- Jeff Halpern – With his best days clearly behind him, Halpern has flown under the radar in recent years. Even so, the former Washington Capital and self-proclaimed “Penguin hater” remains a viable checking line option. While his plus/minus rating last season was far from good (-14), his overall defensive play remained steady, as he averaged 2:24 of shorthanded ice time per game. In the faceoff circle, Halpern took fewer draws than most centers (479), but won at an impressive 52 percent clip. And, while his offense struggled a bit (just 19 points in 71 games), it should be noted that he wasn’t playing for an offensive juggernaut. Halpern wouldn’t be my first choice, but on an affordable, one-year contract, he just might do the trick.
If none of these three third line centers tickles your fancy — or more importantly, Ray Shero’s fancy — the option remains to leave Staal at his familiar third line center position.
Such a decision, however, likely would be made easier with the addition of a proven scoring winger, someone capable of contributing offensively, thus taking some of the pressure off of Malkin and Crosby.
Some names that come to mind include…
- Bill Guerin – We’re all familiar with what “Billy G” brings to the table and what he doesn’t. At this point in his career, he has lost a step (or three) and his hands aren’t what they once were — but he still has the ability to bury the puck on the power play. Unfortunately, Guerin has become somewhat of a power play specialist, and doing so on a team that finished 19th in the NHL with the man advantage isn’t exactly a ringing endorsement. Still, Shero remains in periodic contact with Guerin’s agent, and should the veteran winger’s asking price dip to the $1 million range, an agreement likely could and would be reached.
- Paul Kariya – Such an elite name seemed a pipe dream just a month ago, but the longer free agents sit on the market, the more their value drops. Kariya, 36, isn’t the same winger who scored 85 points in 2005-06, but he certainly hasn’t regressed to the point where he lacks production. With the right center — cough, Crosby, cough — I dare say Kariya could revisit the 60-70 point plateau, assuming he can stay healthy.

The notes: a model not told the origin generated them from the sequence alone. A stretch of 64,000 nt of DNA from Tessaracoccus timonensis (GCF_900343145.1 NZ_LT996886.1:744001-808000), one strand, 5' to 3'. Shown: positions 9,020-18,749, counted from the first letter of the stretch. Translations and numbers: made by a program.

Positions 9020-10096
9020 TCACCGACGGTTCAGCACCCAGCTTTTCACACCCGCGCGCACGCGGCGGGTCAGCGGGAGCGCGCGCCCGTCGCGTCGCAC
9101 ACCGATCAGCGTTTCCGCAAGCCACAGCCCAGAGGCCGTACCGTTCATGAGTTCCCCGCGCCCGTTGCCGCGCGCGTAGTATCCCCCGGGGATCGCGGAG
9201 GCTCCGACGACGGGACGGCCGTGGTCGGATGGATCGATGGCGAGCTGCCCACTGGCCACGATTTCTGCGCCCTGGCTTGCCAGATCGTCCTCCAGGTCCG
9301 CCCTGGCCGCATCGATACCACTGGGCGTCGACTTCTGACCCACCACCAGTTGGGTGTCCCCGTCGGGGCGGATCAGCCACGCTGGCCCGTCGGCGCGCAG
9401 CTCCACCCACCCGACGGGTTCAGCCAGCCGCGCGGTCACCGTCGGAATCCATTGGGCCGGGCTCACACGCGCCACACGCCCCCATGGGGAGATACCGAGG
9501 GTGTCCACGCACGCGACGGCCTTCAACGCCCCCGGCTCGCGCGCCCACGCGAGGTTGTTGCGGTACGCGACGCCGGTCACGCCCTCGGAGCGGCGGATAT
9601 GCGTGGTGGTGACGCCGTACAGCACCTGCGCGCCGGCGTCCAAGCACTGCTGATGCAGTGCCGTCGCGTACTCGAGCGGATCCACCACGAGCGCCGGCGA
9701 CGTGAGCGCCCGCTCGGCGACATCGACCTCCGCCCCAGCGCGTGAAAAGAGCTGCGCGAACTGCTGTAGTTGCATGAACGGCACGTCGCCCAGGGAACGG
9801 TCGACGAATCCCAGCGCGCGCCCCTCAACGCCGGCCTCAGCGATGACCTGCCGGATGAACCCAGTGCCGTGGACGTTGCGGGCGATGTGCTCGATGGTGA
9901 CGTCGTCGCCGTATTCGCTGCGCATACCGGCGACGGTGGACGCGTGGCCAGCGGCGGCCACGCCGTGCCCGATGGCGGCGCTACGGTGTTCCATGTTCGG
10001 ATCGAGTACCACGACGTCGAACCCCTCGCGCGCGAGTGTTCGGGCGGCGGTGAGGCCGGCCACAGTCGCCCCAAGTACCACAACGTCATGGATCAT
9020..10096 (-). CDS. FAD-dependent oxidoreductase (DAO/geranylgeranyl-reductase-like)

- Raffi Torres – How long have Penguin fans clamored for a bull willing to stand in front of the net and capable of planting himself there? Well, that player is out there, and he could come cheaply. Torres scored 19 goals last season, the vast majority of which came from within five feet of the net. While not overly versatile, Torres is big and physical and he can score. Sure, he’s more suited for a third line role, but when we’re talking about adding some offense in August, the pickings are slim.
- Patrick O’Sullivan – In 73 games with the Edmonton Oilers last season, O’Sullivan scored 34 points (not bad) and had a minus-35 rating (ouch!). He’s a project, for sure, but with a wealth of talent demonstrated in a 53-point 2007-08 campaign with the Los Angeles Kings, O’Sullivan just might be worth the gamble for the cash-strapped Penguins.
Of course, all of the players above represent external options. And, while it’s far from a foregone conclusion that Shero will look outside the organization for roster depth, it seems quite likely he’ll bring in at least one more player if for no other reason than to create competition for youngsters, such as Eric Tangradi, Nick Johnson, Dustin Jeffrey, and Mark Letestu looking to making the jump to the NHL.